Watermill Residence is Topped With Wildflowers and Powered by Geothermal Energy

Posted On Sun, October 26, 2014 By

Posted On Sun, October 26, 2014 By In Architecture, Green Design, Hamptons

Andrew Berman Architect PLLC is a New York-based practice focused on the realization of unique and finely executed spaces, and the stunning Watermill Residence is not an exception. Created for a family of three generations, it features lovely, light-filled interiors and plenty of outdoors space for enjoying nature. It’s made from an elegant combination of wood and polished concrete, is topped by a green roof made from local wildflowers and grasses, and is powered by geothermal energy.

Andrew Berman Architect PLLC, Watermill Residence, Coen + Partners, Geothermal energy, green roof, solar collectors, wood and polished concrete,

Located in Water Mill, New York, this beautiful seaside residence sits on a two-and-a-half acre lot with private waterfront access. The concept behind it was to bring together three generations of a family that live spread out across the globe. “The challenge was making a viable whole for a family with disparate interests and age groups,” says architect Andrew Berman.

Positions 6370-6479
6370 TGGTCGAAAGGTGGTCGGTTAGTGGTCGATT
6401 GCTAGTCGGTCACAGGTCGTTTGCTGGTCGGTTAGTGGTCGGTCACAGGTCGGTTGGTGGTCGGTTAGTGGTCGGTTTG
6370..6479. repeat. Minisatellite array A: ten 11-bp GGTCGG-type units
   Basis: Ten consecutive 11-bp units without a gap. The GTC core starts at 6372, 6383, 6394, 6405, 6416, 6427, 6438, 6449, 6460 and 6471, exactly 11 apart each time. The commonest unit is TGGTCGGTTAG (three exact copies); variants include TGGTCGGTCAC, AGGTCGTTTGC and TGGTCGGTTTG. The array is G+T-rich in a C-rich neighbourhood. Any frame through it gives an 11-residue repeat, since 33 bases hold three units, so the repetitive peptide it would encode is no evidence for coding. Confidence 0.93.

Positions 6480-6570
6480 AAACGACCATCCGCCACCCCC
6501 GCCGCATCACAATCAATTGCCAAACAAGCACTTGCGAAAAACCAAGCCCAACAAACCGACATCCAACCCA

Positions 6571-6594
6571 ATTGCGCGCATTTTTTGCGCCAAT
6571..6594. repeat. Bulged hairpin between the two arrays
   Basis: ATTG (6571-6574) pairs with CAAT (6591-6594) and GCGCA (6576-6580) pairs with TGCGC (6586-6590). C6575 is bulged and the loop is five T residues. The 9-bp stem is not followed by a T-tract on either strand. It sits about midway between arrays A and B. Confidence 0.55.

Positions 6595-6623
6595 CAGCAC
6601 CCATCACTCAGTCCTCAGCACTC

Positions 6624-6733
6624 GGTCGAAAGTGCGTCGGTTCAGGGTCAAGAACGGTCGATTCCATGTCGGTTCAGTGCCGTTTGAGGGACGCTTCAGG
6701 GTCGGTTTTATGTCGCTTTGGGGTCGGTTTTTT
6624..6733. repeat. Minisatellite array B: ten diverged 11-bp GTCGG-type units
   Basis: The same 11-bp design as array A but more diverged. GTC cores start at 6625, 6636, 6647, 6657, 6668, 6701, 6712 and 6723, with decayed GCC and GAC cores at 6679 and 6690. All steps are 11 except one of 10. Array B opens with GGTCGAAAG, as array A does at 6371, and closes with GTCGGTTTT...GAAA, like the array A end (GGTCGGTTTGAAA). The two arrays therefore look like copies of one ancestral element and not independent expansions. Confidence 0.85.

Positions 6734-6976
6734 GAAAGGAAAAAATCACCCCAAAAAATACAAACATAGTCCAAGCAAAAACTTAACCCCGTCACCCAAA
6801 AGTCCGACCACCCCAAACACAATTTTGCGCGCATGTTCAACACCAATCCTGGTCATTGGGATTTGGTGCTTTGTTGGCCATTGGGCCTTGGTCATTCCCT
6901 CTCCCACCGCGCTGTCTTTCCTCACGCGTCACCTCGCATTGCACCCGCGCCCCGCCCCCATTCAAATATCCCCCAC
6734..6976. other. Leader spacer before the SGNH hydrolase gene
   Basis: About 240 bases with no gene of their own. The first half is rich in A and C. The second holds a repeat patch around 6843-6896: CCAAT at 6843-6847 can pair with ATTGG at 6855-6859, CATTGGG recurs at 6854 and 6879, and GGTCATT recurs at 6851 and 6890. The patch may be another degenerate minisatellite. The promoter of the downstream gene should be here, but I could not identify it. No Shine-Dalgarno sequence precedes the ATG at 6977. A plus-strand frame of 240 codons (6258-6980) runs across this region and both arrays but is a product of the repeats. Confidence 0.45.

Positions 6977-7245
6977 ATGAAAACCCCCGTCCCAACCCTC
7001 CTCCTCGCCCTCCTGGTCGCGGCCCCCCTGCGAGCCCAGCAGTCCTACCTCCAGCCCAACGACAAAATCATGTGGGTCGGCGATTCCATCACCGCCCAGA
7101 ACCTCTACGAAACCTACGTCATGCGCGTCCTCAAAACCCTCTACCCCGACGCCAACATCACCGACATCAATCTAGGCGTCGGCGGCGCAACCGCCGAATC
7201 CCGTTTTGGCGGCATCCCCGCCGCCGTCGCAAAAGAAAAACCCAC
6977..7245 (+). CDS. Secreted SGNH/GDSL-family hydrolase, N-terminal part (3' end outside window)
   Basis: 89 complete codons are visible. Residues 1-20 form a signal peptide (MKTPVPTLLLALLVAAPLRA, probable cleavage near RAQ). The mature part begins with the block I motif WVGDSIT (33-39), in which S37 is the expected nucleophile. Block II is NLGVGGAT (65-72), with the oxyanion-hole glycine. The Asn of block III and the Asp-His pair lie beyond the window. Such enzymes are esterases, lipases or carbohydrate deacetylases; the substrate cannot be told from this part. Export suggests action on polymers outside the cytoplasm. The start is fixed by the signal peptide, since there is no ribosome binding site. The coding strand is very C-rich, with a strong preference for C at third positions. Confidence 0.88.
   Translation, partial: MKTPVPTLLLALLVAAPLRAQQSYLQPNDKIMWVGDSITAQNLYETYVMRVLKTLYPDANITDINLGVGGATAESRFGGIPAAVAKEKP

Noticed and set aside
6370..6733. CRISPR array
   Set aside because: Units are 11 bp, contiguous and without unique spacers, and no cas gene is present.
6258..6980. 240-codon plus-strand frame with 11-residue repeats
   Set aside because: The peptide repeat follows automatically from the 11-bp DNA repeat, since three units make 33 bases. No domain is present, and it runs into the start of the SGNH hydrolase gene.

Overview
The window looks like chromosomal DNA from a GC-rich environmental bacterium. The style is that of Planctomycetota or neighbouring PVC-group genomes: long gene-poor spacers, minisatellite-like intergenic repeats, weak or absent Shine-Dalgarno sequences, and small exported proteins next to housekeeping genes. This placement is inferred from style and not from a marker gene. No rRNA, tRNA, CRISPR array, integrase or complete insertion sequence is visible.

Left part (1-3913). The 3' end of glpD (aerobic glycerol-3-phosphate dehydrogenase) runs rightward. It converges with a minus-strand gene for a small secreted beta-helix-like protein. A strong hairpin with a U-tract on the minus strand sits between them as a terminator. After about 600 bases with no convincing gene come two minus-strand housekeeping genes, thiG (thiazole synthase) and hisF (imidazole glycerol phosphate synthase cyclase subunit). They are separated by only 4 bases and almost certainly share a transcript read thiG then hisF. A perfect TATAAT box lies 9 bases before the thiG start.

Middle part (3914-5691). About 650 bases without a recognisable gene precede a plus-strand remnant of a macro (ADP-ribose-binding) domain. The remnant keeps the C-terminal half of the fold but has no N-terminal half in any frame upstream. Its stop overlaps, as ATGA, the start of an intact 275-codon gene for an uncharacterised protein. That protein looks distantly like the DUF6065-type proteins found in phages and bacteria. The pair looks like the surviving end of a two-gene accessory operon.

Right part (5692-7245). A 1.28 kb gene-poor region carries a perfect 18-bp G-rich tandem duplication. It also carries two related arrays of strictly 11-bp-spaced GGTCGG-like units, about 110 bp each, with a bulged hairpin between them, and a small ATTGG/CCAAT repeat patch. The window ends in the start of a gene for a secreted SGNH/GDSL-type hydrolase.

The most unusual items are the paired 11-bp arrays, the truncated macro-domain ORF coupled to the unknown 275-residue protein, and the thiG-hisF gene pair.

Andrew Berman Architect PLLC, Watermill Residence, Coen + Partners, Geothermal energy, green roof, solar collectors, wood and polished concrete,

Taking this into account, the architects created several indoor and outdoors spaces that comfortably accommodate five adults and five preteens. In a large family the kitchen is always an important gathering space, and in this particular house it’s used not only for cooking but also as an entertaining space for family and friends. Made from a sleek combination of wood and polished concrete, this light-filled summer home looks out onto the garden, exterior deck, and pool.

Andrew Berman Architect PLLC, Watermill Residence, Coen + Partners, Geothermal energy, green roof, solar collectors, wood and polished concrete,

Like most houses in the Hamptons, the flat-roofed structure is clad almost entirely in cedar, but instead of the ubiquitous shingle siding, Berman used long and narrow boards of bleached wood. Geothermal wells are used for cooling, and radiant heating and concealed solar collectors on the upper roof heat up the water in the pool.

Working together with landscape architect Coen + Partners, Berman created a series of wetlands, a gravel path around the property, planted roses and fruit trees, as well as the luscious living roof that works as an elevated meadow, which also works as extra insulation and attracts bugs, birds, and butterflies that wonder around the beautiful Hamptons.

See more of Andrew Berman’s houses here.

Photos courtesy of Andrew Berman

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Neighborhoods : Hamptons

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